Before you reach for the remote, consider these nine rules for avoiding the biggest blunders.
Turn on the actual television
Viewing a show on a TV versus a laptop or tablet has a sneaky upside – it’s easier on eye muscles, explains ophthalmologist Dr Christopher Starr. “A close screen requires near vision, so eye muscles have to work harder to keep images in focus,” he says.
Give your eyes a commercial break
Staring at electronic screens can cause us to blink up to 50 per cent less than usual, leading to dry or irritated eyes and headaches, Dr Starr says. If a small screen is your only option, he says, employ the 20/20/20 rule. “Every 20 minutes, look away from the screen and focus on an object about 20 feet [6 metres] away for 20 seconds. This lets the eye muscles relax, reducing eyestrain.”
Save intense action and thrillers for after you eat
High-energy dramas can get your adrenaline going, and they might make you eat twice as much. US researchers have found that the more distracting the TV show, the more people ate – up to 98 per cent more! Quick camera cuts and loud, startling noises are designed to distract viewers, and the more we’re distracted, the more mindlessly we snack. “Eat protein and fibre at dinner, and drink plenty of fluids during the day, to cut back on grazing while you watch,” advises dietitian Jaclyn London.
Sweat while you bindge
If you’re a binge watcher, you’re not alone – about 70 per cent of TV fans are. But watching a string of episodes in one sitting not only means you’re upping the risk of metabolic diseases, but it also cuts into your time to do something more productive, like hit the gym. Get the best of both worlds by doing sets of squats, lunges, push-ups or planks while you catch up on Netflix. Another bonus: a study in the Annals of Behavioral Medicine found that a combination of audio and visual stimuli makes intense exercise seem easier both physically and mentally. In other words, you’ll be less apt to throw in the towel early. It also increases feelings of positivity.
Limit your hours
Too much tube time is linked to weight gain, but it may also up your risk of type 2 diabetes and kidney disease. After surveying more than 8,900 adults, Australian researchers found that, for every extra hour of TV per day, the risk of dying from diabetes or respiratory, cognitive and kidney diseases increased by 12 per cent. “Sitting leads to reduced muscle activity, particularly in the lower limbs, and decreased blood circulation,” says Professor David Dunstan, PhD, head of the Physical Activity Laboratory at the Baker Heart and Diabetes Institute in Melbourne. “Over time, the body may become less able to regulate metabolic processes, like utilising blood glucose,” he warns.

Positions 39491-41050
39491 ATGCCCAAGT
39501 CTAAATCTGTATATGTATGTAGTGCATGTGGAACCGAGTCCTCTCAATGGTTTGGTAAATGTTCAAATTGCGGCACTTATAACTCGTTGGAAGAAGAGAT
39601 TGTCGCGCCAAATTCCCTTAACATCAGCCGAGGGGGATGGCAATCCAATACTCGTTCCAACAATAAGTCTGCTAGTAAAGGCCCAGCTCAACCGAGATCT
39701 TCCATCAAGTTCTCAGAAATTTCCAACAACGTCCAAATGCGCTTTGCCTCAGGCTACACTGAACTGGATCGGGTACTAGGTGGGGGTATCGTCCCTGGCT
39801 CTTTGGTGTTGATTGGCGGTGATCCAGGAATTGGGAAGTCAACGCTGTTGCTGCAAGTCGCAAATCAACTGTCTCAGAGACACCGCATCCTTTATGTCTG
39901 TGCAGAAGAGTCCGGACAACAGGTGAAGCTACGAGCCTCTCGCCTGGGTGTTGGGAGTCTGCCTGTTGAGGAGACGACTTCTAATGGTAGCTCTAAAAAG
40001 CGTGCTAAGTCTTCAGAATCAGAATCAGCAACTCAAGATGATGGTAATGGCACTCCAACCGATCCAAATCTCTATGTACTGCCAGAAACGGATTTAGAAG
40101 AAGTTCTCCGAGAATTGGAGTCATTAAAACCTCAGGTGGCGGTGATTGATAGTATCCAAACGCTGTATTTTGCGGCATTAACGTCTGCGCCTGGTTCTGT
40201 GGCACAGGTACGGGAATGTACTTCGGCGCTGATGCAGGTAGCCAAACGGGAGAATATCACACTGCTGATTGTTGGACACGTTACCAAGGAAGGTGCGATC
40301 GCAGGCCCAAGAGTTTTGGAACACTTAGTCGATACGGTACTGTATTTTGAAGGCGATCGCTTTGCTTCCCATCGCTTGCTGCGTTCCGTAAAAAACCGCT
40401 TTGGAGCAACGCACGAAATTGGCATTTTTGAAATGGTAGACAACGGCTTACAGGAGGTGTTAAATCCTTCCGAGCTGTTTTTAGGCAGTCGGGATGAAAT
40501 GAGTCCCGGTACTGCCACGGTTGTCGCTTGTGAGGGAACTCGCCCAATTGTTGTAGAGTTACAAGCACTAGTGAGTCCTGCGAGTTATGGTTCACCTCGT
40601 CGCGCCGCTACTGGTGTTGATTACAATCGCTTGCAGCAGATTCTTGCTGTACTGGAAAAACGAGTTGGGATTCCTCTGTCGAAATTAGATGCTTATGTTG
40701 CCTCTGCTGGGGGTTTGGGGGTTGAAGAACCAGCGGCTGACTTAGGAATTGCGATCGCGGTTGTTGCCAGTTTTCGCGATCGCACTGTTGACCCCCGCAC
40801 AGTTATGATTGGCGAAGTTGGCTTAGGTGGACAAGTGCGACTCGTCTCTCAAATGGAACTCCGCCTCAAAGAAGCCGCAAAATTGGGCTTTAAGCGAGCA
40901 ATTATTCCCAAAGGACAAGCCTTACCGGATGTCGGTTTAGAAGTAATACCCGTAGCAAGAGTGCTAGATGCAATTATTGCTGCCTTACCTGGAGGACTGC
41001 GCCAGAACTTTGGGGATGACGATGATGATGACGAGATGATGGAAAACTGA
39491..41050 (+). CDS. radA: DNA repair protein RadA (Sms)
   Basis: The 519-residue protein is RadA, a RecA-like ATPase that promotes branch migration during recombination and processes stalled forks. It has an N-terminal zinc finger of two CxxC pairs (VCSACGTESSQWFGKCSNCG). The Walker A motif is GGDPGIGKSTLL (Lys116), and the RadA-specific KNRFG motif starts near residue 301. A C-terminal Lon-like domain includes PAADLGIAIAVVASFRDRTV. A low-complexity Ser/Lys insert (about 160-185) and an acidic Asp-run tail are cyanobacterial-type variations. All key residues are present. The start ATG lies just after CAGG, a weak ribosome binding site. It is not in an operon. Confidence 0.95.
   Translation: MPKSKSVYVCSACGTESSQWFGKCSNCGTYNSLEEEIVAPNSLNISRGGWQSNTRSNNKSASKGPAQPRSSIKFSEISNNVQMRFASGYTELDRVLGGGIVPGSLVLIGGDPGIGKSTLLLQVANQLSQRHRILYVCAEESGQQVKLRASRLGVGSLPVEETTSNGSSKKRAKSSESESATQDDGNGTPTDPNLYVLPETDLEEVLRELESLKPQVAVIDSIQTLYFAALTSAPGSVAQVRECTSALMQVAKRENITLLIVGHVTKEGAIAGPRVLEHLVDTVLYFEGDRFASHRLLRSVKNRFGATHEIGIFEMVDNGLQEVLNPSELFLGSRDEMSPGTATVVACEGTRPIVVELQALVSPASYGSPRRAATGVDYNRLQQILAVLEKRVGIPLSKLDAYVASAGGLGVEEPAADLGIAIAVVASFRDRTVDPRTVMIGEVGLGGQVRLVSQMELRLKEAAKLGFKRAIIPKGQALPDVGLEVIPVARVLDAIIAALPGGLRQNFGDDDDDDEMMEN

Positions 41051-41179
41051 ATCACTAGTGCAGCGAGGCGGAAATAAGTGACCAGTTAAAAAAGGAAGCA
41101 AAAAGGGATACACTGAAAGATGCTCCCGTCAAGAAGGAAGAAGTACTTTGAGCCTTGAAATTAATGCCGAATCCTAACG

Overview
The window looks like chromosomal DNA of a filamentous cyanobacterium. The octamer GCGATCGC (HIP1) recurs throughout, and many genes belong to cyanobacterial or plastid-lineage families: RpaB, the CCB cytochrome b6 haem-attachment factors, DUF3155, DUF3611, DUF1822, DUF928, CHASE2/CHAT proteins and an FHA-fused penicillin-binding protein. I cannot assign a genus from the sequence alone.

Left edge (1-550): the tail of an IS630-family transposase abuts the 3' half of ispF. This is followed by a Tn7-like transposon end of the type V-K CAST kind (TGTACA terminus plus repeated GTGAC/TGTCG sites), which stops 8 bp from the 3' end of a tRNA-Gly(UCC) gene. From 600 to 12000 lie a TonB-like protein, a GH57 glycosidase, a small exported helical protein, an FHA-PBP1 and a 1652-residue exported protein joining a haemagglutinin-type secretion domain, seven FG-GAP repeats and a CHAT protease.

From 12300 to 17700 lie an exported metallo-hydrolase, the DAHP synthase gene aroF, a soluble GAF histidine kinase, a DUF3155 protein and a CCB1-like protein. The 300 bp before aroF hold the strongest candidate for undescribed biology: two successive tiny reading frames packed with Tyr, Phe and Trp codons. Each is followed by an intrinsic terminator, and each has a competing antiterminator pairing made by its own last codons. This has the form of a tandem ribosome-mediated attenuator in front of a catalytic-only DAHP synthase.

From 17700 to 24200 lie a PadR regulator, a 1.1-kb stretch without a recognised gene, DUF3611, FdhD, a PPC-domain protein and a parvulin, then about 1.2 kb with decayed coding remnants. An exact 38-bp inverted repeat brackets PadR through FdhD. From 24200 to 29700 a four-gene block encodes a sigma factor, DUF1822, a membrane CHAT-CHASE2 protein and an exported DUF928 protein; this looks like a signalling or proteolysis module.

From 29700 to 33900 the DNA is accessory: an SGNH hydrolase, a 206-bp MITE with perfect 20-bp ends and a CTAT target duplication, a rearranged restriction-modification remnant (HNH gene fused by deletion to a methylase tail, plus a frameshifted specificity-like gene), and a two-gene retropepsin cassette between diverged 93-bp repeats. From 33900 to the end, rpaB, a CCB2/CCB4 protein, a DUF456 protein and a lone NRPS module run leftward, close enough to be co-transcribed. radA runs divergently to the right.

Dim the screen
Spending extended periods in front of a digital screen may cause “Netflix face” – brown spots or sagging and wrinkling of the skin under the eyes and around the mouth due to the light wavelengths emitted, says dermatologist Dr Shari Marchbein. “This may lead to DNA damage, which triggers inflammation, breakdown of healthy collagen and elastin, and hyperpigmentation.”
Ease up on the news
If your TV is constantly set to a 24-hour news channel, it’s time for a change. An American Psychological Association study found that 59 per cent of viewers were stressed out by at least one issue on the news. Constant worrying boosts stress hormones, which can trigger anxiety or depression, mood changes, upset stomach, a dip in sex drive, headache, weight gain and sleep disruption.
Add some nostalgia
What you watch can have an impact on your health too. The best shows for your brain? Ones you’ve seen plenty of times before. Rewatching favourite shows can restore willpower. Researchers believe this is because you don’t have to devote as much mental energy to something you’ve seen already, so your brain can replenish your self-control supply. Plus, feeling nostalgic has been shown to boost happiness, so add some classics to the mix.
No, not for the whole episode. But if you don’t feel like breaking out the dumbbells, try standing and stretching during commercials – or a few times during the show if it’s ad-free streaming. Columbia University researchers monitored inactivity in 7,985 adults for a week and found that those who were immobile for an hour or two had higher mortality rates than those who sat in bouts of under 30 minutes each.